DETROIT (WWJ) – When it comes to technology, safety still sells. A new study from J.D. Power shows buyers are more interested in crash prevention technology, and are even willing to pay more to get it.

“Collision protection, looking at systems that automatically brake and steer the vehicle,” said Kristin Kolodge, executive director of driver interaction & HMI research at J.D. Power. “Customers have a very strong preference and interest in these technologies, encouraging carmakers to continue pursue them as a result.”

LINK — JD Power Technology Study

Among the most wanted technologies are blind spot detection, night vision and systems that automatically brake to prevent crashes. This, Kolodge says, dispels concerns that drivers might object to the car taking control to prevent a crash.

“It’s building the trust and reliance that’s going to perpetuate interest and get us closer to self-driving vehicles.”

The study found that younger buyers are more willing to pay extra for the technology they want. But the interest in safety spanned generations, and vehicle preferences.

“It really squashed many of the clichés we have heard in the past that this is more for luxury vehicles and more for older generations,” said Kolodge.

The study, analysts say, will be closely watched by the auto industry.

“What’s clear is a broad array of vehicle buyers want technologies that put safety first,” said AutoTrader.com senior analyst Michelle Krebs. “While there is some trepidation about autonomous vehicles, this study shows that consumers rank autonomous features as must-haves. Much of it has to do with exposure and education of consumers on autonomous vehicles, the more consumers get of both, the higher the demand for self-driving cars will be.”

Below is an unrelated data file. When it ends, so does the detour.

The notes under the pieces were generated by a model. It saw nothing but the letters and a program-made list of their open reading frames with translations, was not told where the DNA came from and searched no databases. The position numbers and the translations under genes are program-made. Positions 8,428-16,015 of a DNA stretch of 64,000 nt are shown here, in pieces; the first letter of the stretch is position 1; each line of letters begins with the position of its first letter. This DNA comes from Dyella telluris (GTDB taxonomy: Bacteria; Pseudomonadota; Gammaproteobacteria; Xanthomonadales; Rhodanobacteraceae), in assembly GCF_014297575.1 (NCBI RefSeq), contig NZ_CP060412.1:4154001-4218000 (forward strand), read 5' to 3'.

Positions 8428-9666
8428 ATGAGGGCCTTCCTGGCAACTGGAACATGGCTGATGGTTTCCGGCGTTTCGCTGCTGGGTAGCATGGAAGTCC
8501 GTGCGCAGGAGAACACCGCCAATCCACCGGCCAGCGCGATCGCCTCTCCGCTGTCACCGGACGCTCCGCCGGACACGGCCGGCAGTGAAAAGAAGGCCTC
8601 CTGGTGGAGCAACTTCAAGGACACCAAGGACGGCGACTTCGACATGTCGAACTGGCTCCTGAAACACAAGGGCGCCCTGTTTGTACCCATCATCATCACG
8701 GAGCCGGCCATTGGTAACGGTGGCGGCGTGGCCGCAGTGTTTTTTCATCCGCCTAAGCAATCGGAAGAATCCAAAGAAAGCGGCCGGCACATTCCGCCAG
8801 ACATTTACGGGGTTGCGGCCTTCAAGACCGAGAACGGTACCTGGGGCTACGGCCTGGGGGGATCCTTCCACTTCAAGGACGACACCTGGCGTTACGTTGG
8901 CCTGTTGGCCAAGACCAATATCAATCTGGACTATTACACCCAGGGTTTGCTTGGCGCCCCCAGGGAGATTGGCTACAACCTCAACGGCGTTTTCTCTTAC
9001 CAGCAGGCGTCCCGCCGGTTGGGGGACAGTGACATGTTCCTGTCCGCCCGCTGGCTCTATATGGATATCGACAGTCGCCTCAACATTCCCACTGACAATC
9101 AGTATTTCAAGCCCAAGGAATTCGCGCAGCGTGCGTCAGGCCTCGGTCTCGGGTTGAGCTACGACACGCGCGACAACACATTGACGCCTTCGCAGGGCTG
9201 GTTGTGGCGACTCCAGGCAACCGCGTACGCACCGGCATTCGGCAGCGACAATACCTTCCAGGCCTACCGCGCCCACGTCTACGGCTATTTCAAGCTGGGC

AutoTrader’s own survey showed that buyers were willing to switch brands to get the technology they want.

The J.D. Power study also showed that buyers were not willing to switch smart phone platforms to adapt to technology in vehicles. People who had iPhones wanted Apple’s CarPlay Technology, and those with Android phones were more interested in Android Auto.

“If you want to attract the full population, you’re going to need to have both systems,” said Kolodge.

Connectivity is important, according to the Power study, but not as important as safety. Kolodge said their study put technology that improves fuel efficiency as the least important.

“Part of that is the kudos to automakers and the strong work they are doing in lightweighting and powertrain improvements that they’ve made in the vehicles. The other is the time the study was conducted is the lowest fuel prices that we’ve seen in quite some time.”

Connect with Jeff Gilbert
Email: jdgilbert@cbs.com
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Twitter: @jefferygilbert

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